Anxiety Therapy Tools

According to the Mayo Clinic, occasionally experiencing anxiety is considered a normal part of being a human. However, some individuals will experience anxiety to the point that they are consistently experiencing worry and fear of average situations; if that is the case, they could be living with an anxiety disorder. In general, people who are living with anxiety disorders will have repeated panic attacks, and may steer clear of certain places or situations to avoid triggering their anxiety. And for people who are living with an anxiety disorder, the feelings of panic and anxiety they experience might:

  • Interfere with day to day activity
  • Be disproportionate to the objective danger present at the time
  • Be hard to control
  • Last for a long period of time


Some individuals may begin to experience anxiety as early as their childhood, while others may see anxiety appear as adults. Some common symptoms and signs of anxiety could include:

  • Feelings of weakness or exhaustion
  • Sweating
  • Difficulty sleeping
  • Gastrointestinal issues
  • Feeling tense, nervous, or overall restless
  • Having a hard time thinking about anything other than the thing one is currently worried about
  • Feeling a sense of impending doom, panic, or danger
  • Trembling
  • Hyperventilation, or breathing rapidly
  • Difficulty concentrating
  • Experiencing the urge to avoid situations, people, or things that trigger anxiety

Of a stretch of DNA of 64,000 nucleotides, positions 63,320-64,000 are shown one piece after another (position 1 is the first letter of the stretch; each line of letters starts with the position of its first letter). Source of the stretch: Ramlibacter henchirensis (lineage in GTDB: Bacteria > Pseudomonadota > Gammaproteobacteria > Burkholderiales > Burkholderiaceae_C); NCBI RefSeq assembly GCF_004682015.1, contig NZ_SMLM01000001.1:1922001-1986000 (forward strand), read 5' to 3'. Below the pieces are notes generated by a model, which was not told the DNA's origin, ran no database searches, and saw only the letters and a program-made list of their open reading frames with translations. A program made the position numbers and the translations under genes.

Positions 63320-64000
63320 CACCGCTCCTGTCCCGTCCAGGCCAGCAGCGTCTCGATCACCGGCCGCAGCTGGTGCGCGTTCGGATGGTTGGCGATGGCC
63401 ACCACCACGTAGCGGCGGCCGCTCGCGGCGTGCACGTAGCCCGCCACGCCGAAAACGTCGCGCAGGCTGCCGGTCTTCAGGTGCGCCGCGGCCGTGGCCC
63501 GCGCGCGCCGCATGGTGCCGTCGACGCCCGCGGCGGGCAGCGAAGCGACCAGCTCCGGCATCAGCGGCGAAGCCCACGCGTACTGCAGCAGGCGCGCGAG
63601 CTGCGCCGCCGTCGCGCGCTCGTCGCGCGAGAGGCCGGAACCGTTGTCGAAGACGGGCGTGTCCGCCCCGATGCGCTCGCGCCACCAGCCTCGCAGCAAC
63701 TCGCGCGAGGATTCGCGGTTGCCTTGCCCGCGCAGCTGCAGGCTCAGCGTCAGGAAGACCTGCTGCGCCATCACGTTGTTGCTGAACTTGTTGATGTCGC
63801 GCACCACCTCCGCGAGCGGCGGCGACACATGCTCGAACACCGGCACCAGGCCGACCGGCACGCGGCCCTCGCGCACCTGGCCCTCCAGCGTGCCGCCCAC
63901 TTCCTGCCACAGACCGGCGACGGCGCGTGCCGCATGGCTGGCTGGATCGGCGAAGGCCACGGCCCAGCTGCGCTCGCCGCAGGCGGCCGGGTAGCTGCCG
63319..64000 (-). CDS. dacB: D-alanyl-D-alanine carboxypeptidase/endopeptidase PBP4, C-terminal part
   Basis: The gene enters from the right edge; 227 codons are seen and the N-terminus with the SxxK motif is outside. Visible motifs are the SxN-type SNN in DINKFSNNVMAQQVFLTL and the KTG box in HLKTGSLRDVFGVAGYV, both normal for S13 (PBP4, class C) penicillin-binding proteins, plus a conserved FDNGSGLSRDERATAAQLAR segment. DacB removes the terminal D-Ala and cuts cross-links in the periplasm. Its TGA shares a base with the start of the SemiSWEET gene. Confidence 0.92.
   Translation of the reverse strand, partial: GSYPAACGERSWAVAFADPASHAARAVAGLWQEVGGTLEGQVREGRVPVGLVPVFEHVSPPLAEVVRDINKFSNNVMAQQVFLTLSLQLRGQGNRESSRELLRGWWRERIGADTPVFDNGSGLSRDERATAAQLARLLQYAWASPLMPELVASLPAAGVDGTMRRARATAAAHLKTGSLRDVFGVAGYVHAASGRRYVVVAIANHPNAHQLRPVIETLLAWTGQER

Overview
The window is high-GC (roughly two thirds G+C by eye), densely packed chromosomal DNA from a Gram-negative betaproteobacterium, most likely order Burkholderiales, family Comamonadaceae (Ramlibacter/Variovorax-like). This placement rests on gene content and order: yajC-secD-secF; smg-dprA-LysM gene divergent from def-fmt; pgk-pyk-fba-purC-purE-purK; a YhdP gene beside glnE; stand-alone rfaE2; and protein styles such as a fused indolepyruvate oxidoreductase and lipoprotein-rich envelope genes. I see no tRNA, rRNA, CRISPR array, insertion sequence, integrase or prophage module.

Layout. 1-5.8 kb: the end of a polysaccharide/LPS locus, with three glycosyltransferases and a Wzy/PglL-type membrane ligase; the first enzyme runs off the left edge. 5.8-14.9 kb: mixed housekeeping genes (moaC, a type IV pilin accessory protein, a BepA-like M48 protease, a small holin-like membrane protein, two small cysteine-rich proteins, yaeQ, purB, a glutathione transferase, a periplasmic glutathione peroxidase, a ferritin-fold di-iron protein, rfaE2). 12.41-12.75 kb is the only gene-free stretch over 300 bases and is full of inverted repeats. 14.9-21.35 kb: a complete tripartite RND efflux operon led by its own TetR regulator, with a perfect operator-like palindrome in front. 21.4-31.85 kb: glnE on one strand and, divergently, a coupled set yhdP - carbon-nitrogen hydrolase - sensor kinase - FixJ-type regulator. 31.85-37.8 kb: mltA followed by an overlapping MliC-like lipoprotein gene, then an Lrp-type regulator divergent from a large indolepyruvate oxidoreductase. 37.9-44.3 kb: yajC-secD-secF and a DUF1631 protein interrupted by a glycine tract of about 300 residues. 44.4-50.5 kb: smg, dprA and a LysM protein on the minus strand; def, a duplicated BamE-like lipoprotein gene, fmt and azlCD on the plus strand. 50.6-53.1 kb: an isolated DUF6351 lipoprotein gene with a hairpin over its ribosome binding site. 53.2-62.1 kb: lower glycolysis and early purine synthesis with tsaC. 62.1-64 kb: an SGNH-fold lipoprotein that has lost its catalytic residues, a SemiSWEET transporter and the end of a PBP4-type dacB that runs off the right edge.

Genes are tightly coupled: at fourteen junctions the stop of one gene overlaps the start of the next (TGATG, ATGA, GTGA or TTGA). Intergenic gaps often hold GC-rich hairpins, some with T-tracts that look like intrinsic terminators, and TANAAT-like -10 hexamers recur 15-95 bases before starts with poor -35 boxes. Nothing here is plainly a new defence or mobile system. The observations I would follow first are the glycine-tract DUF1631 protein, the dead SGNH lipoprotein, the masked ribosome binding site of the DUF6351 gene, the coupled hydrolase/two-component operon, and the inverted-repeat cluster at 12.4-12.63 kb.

• Having a hard time controlling worry
  • Experiencing a heightened heart rate


One such way that an individual can be treated for anxiety is through mindfulness based cognitive therapy. This therapeutic approach mixes techniques lifted from cognitive therapy, meditation, and the creation of mindfulness, which is a non judgmental attitude that is rooted in the present moment. Some mindfulness tools that your therapist may teach you might include:

  • Body scanning exercises: clients may be asked to lie down and become aware of different parts of their bodies, typically starting at their toes and working upwards until they reach the apex of their head.
  • Mindfulness practices: mindfulness heavily relies on becoming aware of what is happening in the present moment. And while mindfulness can indeed be practiced during activities such as meditation, individuals can learn to incorporate mindfulness into other day to day activities they engage in.
  • Yoga: clients could be encouraged to practice various yoga poses that help orchestrate mindful stretching.
  • Mindfulness stretching: this technique asks clients to stretch mindfully, raising their awareness of both their minds and bodies.
  • Meditation: therapists may ask clients to engage in self directed or guided meditation exercises, which can help clients become more aware of their thoughts, breathing, and body.

Another practice you may be taught is known as a “three minute breathing space technique.” This incorporates practicing three steps lasting one minute each:

  1. Observe your current experience and evaluate how you are doing in the present.
  2. Focus on your breathing.
  3. Focus on your physical and bodily sensations.

While anxiety can indeed interfere with your daily life, there is hope: many therapeutic avenues have been proven to be effective in combating anxiety. And here at Grouport, we offer online group therapy appropriate for the ongoing COVID-19 pandemic. All of our incoming clients will receive a 20-minute initial consultation with a trained mental health professional. We will then match you with the appropriate therapy group, which will meet every week for an hour. You can find more FAQs here.

December 13, 2021

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